November 12, 2018
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Tree controversy growing near Belfast Municipal Airport

Abigail Curtis | BDN staff
Abigail Curtis | BDN staff
Anne Hallee of Rising Up Farm on Route 52 stands with her eight-year-old daughter, Avaline Fairhayden, in front of a line of trees that would be affected if the city of Belfast clears vegetation to facilitate airspace safety near the Belfast Municipal Airport.

BELFAST, Maine — Belfast city officials and some city residents are finding they don’t see eye to eye regarding the fate of some trees near the Belfast Municipal Airport.

City officials maintain that some of the taller trees will need to be cut down in order to meet Federal Aviation Administration airspace safety requirements. But a vocal group of residents says it believes the city may be exaggerating the FAA’s requirements. They think Belfast officials are prioritizing the airport, and the businesses that use it, over the well-being of other residents.

“We have to look at the broad picture and look at a community planning perspective,” said Anne Hallee of Rising Up Farm on Route 52, a property that is likely to lose some of its trees.

She said that the trees provide a critical buffer for pesticide drift and water runoff, and that their loss will hurt her organic farm — possibly even causing it to lose its organic certification.

“What do we want to sustain?” she asked. “We’re a local business, too.”

But Thomas Kittredge, Belfast economic development director and airport manager, said he thinks a solution can be found that will not require the city to choose between airport safety and the desires of affected residents and businesses.

“I’m hopeful the city can work out a solution with every individual property owner that will leave them satisfied at the end of the day and meet the airport’s needs, too,” he said.

The Belfast Municipal Airport was established in the 1940s, and it boasts a 4,000-foot runway and 24 privately owned hangars. It’s busier in the summertime, although athenahealth’s growth in Belfast has led to more year-round use, as company executives often fly into and out of the municipal airport.

Three years ago, the FAA surveyed the airport and found obstructions that would affect flights during times of low visibility, Kittredge said.

“The FAA issued a notice saying that aircraft are not allowed to land at night in Belfast because of trees penetrating the airspace,” he said. “We worked with property owners and asked them if we could do spot removals of trees, and that allowed us to reinstate night landings at the airport. But that’s not a good approach — you want to be able to be proactive and not reactive.”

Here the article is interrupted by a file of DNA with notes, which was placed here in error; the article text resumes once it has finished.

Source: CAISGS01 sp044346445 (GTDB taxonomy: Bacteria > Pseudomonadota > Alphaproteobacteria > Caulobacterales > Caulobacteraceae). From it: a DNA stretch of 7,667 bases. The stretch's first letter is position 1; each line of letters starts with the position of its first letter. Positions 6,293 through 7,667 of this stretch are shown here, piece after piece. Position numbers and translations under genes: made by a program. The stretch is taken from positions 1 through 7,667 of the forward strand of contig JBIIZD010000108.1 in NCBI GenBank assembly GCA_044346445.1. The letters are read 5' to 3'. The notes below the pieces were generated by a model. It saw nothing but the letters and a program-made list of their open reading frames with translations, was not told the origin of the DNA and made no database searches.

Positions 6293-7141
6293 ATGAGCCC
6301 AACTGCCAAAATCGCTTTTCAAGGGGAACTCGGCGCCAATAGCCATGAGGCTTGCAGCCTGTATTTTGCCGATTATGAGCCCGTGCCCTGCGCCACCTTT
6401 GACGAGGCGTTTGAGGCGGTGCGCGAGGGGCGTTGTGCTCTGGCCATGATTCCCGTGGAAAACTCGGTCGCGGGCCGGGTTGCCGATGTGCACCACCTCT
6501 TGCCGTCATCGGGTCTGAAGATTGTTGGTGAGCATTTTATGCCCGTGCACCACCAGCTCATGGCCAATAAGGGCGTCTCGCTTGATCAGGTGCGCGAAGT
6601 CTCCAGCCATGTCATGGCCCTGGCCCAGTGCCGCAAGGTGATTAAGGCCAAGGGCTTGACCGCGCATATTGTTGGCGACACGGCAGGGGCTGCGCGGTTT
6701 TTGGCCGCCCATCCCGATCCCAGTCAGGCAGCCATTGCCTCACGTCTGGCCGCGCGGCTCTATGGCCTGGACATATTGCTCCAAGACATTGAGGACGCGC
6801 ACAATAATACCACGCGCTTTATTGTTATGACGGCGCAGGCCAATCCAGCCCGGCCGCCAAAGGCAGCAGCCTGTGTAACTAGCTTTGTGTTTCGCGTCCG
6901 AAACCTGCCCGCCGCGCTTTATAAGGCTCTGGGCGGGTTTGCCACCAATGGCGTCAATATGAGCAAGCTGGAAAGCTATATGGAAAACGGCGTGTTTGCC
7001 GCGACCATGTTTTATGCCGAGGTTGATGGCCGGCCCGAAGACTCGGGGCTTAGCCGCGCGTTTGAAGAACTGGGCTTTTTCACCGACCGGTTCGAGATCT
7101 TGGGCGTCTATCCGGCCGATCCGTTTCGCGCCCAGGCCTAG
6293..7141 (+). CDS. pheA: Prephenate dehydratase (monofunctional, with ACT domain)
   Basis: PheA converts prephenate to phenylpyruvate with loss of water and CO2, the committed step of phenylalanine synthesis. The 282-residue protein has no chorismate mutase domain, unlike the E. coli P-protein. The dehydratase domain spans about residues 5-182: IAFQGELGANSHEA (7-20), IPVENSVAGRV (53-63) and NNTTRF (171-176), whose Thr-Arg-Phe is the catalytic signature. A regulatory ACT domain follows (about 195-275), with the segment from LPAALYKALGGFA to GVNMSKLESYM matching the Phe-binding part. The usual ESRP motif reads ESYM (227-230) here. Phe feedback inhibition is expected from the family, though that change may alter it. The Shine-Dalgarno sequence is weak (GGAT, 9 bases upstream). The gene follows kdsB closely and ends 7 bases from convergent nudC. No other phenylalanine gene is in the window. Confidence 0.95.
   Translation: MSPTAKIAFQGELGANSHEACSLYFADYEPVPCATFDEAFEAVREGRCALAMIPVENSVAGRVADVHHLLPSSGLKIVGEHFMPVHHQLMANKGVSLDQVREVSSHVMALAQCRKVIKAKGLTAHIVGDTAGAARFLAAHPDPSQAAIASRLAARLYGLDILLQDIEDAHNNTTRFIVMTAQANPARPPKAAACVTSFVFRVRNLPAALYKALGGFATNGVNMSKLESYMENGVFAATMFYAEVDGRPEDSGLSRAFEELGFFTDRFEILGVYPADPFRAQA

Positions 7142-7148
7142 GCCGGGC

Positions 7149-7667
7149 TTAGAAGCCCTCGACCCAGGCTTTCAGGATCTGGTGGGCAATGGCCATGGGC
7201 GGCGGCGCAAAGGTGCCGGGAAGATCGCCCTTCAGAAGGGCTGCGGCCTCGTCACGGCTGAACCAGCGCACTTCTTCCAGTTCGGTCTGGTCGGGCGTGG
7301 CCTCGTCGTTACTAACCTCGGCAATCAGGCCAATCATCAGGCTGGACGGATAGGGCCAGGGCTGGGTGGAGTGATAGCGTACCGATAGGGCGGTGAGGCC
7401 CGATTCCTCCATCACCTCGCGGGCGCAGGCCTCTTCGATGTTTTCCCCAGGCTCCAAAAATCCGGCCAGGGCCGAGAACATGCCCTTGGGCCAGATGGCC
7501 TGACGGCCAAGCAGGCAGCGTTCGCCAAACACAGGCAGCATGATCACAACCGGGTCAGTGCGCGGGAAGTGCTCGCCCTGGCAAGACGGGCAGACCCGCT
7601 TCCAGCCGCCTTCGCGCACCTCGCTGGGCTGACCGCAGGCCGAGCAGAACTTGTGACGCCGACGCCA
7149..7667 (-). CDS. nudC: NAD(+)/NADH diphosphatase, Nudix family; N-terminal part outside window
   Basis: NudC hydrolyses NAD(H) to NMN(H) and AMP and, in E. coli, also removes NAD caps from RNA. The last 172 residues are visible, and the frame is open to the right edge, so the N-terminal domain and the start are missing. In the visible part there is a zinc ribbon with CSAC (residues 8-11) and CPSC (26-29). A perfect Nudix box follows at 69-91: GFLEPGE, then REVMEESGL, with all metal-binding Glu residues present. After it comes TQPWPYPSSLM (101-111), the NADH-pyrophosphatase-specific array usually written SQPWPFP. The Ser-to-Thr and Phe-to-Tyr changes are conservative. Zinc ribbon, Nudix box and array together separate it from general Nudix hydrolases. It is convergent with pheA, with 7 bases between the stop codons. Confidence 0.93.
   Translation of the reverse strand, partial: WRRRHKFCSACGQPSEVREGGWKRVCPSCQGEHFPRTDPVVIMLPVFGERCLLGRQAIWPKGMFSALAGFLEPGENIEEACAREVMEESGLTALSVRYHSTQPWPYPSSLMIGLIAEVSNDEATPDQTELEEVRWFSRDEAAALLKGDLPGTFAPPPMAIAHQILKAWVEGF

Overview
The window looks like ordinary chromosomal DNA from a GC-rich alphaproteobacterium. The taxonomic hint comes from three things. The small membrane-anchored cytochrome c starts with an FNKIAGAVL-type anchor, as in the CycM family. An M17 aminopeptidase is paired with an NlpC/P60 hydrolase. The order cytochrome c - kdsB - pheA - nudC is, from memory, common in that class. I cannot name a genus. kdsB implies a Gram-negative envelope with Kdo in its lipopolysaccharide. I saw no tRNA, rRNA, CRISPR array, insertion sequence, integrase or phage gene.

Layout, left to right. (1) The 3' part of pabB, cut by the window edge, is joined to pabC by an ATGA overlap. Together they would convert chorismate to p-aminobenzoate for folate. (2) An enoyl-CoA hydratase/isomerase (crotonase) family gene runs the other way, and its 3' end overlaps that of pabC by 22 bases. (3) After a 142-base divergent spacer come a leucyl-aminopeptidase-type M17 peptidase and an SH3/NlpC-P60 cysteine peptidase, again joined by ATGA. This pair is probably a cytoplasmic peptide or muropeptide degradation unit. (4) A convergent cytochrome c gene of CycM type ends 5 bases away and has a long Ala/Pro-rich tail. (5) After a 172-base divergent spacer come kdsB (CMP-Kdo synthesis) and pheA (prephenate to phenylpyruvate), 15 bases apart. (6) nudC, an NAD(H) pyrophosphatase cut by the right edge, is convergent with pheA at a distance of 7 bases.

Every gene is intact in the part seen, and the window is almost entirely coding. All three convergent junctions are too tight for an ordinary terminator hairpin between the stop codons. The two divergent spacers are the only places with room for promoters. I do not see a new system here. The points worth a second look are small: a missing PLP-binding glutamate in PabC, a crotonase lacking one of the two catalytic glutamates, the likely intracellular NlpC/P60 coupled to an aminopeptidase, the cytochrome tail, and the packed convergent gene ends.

In dealing with that emergency, city officials realized that they had a bigger problem looming on the horizon — lots of trees in the airspace that had grown tall enough to potentially be a problem. Belfast has an agreement with the FAA that the city will deal with obstructions.

This spring, City Manager Joe Slocum sent a letter to affected people to explain that the FAA notified Belfast that the city needs to address the obstructions. In the letter, he told abutters that the city was talking about cutting trees down and not about trimming them shorter every year. Slocum said that Belfast’s goal was to be “forthright, upfront and to negotiate in good faith” with private property owners, but if somebody refused to sell an easement to the city at any cost, the city would have to consider the dramatic remedy of eminent domain.

In March, the city heard an earful from abutters and other residents who love trees during a public presentation about the airport obstructions. The 30 or so people present spent nearly three hours sharing their thoughts about the proposed tree removal with city officials. Most were sharply opposed.

“It’s a question of, ‘Gee, is there an end to this?’” Morten Moesswilde, a forester who has lived near the airport for a dozen years and isn’t a fan of what he described as its slow expansion, said this week.

But Kittredge doesn’t see the tree removal as something that will be a disaster for Belfast. He said that in general, obstructions will need to be cut down because trimming the trees is not a long-term solution. Certain trees do not react well to trimming, he said. But if the city needs to remove trees, in some instances it will pay to replant different, shorter species of trees in the same location.

“I want to stress that we’re going to look at every property individually,” Kittredge said. “I think people are concerned we’re just going to clear cut everything. We don’t want to cut more trees than we have to. There’s just no need to. We want to do our best to be a good neighbor to the property owners.”

He hopes the city will start discussing easements with landowners this fall, and he expects the process to last for a year or so. Belfast has submitted an application to the Maine Department of Environmental Protection for a permit to do the work.

Hallee, the farmer, said that she hopes that a solution can be found that will not require all her tall trees to be cut down. When she and her family purchased the farm several years ago, they knew the city had an airspace easement on the property. They met with city officials and an athenahealth pilot to figure out what the easement might mean to them in the future.

“We had vague answers,” she said as her 8-year-old daughter, Avaline Fairhayden, climbed a slender maple tree in the forested strip of land behind the farm. “Now I feel like I’m that Dr. Seuss book. ‘I am the Lorax. I speak for the trees.’”


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